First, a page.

BISMARCK, N.D. (KXNET) — The Dakota Stage in downtown Bismarck has been in the city for over 30 years, delighting the city with plays using local actors. And true to their roots, this month’s performance hits close to Bismarck’s roots.

Not only does the story take place in and around Bismarck, but the playwright himself — Ev Miller — was born and raised in the area.

Miller himself attended opening night at the stage last week, but it wasn’t his first run-in with the Dakota Stage players. According to the play’s director, Amanda Perry, she’s been speaking with him before the performance to ensure everything, from the characters to the staging, is in line with his vision.

“It’s been really fun getting to know him,” said Perry, “and it makes me feel more confident in my work, too, because I’ve been able to bounce ideas off of him. I get to know where he was coming from when he wrote the play, and that gives me a more in-depth ability to direct the way he had intended it to be.”

The play itself tells the story of the Miner family, who are struggling to keep their farm afloat during the Dust Bowl era of the 1930s. But it isn’t just forces of nature that are concerning father Layton: his sons express desires to pursue their own paths, and a string of misfortunes threaten to push him over the edge. It’s been described by both the playwright and director as a story of desperation, consequences and above all, perseverance.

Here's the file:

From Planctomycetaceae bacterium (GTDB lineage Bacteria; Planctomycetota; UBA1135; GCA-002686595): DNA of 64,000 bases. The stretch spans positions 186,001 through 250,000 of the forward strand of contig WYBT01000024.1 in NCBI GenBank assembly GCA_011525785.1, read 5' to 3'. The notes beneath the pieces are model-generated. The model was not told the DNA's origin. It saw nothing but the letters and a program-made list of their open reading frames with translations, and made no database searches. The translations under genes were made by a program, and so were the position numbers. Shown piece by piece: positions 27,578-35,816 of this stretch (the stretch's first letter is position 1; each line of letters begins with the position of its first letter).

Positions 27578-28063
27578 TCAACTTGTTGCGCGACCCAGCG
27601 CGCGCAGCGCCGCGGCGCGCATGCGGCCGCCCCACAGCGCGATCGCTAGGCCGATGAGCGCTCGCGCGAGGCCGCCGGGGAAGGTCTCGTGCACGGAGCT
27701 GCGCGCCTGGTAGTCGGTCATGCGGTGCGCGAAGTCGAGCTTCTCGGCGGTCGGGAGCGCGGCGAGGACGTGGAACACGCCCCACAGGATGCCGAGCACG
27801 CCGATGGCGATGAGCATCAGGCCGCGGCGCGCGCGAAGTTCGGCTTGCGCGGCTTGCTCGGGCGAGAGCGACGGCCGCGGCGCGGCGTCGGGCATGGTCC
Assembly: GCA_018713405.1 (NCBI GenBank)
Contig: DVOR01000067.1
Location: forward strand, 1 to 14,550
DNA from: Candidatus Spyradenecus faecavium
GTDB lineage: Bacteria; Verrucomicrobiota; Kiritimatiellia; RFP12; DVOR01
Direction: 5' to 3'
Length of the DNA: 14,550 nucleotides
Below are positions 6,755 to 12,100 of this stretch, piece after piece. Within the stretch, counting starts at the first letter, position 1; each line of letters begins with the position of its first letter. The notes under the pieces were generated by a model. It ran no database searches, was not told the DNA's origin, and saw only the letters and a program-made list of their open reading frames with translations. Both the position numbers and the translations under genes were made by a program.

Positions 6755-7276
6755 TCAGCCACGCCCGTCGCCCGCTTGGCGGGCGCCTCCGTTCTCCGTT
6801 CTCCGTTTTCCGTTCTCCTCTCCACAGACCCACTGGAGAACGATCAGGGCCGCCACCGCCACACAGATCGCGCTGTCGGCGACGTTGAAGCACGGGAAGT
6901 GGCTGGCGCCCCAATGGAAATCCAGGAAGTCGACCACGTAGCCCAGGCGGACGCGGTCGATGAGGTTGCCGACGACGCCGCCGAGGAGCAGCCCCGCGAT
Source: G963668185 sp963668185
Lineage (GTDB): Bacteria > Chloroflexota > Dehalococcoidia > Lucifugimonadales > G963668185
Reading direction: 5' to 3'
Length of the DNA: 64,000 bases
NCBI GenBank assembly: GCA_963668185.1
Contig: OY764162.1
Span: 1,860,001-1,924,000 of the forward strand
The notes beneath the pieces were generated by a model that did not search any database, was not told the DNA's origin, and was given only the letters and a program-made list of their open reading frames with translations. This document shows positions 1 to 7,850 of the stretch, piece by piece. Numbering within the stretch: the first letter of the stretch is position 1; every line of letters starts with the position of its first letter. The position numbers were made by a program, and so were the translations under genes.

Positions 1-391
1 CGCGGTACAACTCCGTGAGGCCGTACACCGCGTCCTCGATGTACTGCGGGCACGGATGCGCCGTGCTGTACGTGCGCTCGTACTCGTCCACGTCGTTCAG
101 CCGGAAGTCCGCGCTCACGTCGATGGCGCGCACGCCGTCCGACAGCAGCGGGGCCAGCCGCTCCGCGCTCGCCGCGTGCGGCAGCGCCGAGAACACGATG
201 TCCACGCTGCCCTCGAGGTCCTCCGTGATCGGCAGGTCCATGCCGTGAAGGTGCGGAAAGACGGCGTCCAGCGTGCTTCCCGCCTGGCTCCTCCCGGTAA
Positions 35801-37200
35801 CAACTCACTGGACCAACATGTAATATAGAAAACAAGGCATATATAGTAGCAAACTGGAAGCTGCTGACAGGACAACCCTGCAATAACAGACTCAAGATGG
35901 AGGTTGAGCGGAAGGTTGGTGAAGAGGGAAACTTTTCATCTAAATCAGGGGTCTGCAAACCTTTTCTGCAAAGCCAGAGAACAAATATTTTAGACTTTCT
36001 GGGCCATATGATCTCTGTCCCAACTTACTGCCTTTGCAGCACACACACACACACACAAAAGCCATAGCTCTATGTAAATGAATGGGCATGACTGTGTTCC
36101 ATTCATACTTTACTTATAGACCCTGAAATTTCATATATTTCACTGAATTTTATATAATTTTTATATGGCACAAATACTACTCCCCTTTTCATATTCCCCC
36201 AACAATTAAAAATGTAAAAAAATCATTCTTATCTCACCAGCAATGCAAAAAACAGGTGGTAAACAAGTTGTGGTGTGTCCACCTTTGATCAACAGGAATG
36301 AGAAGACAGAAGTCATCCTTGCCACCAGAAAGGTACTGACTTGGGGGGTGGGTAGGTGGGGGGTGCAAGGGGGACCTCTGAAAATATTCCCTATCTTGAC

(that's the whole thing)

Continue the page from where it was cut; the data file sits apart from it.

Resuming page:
“Life,” explained Miller, “isn’t always an upper. Life takes Spartan endurance. But you have to take the bad with the good. And I think that’s something that in our modern way of life, that we don’t see. If things aren’t always on a high, we always want to change them. So we get a new house, get a new wife, a new car, just so life can be more exciting. My mom and dad never expected life to be exciting. They expected it to be life.”

The beliefs of Miller’s family indeed play a major role in the development of the characters in “A Dusty Echo”: after all, they’re one and the same. In a question and answer segment following the opening performance, he stated that the Miner family’s story was based on his own childhood experiences.

“Dad and Mom lost the farm,” recalled Miller. “It was a life that didn’t have a lot of luxury, like the Miner family. But while I didn’t have a lot of luxury…I never went without, either. It was a good life. You could say that A Dusty Echo wrote itself. It just….went. Almost like I wasn’t doing it. It was just a play from the heart.”

He also revealed the fates of his real-life brothers on display in the performance, who went on to have careers in farming and machine work.

And as for the youngest son in the play, who sought higher education? It turns out that he loved school so much, that he ended up growing up to be a teacher himself…who also happened to become a playwright in the future.

The Dakota Stage will feature further performances of “A Dusty Echo” on May 19-21 at 7:30 p.m. and May 22 at 2 p.m.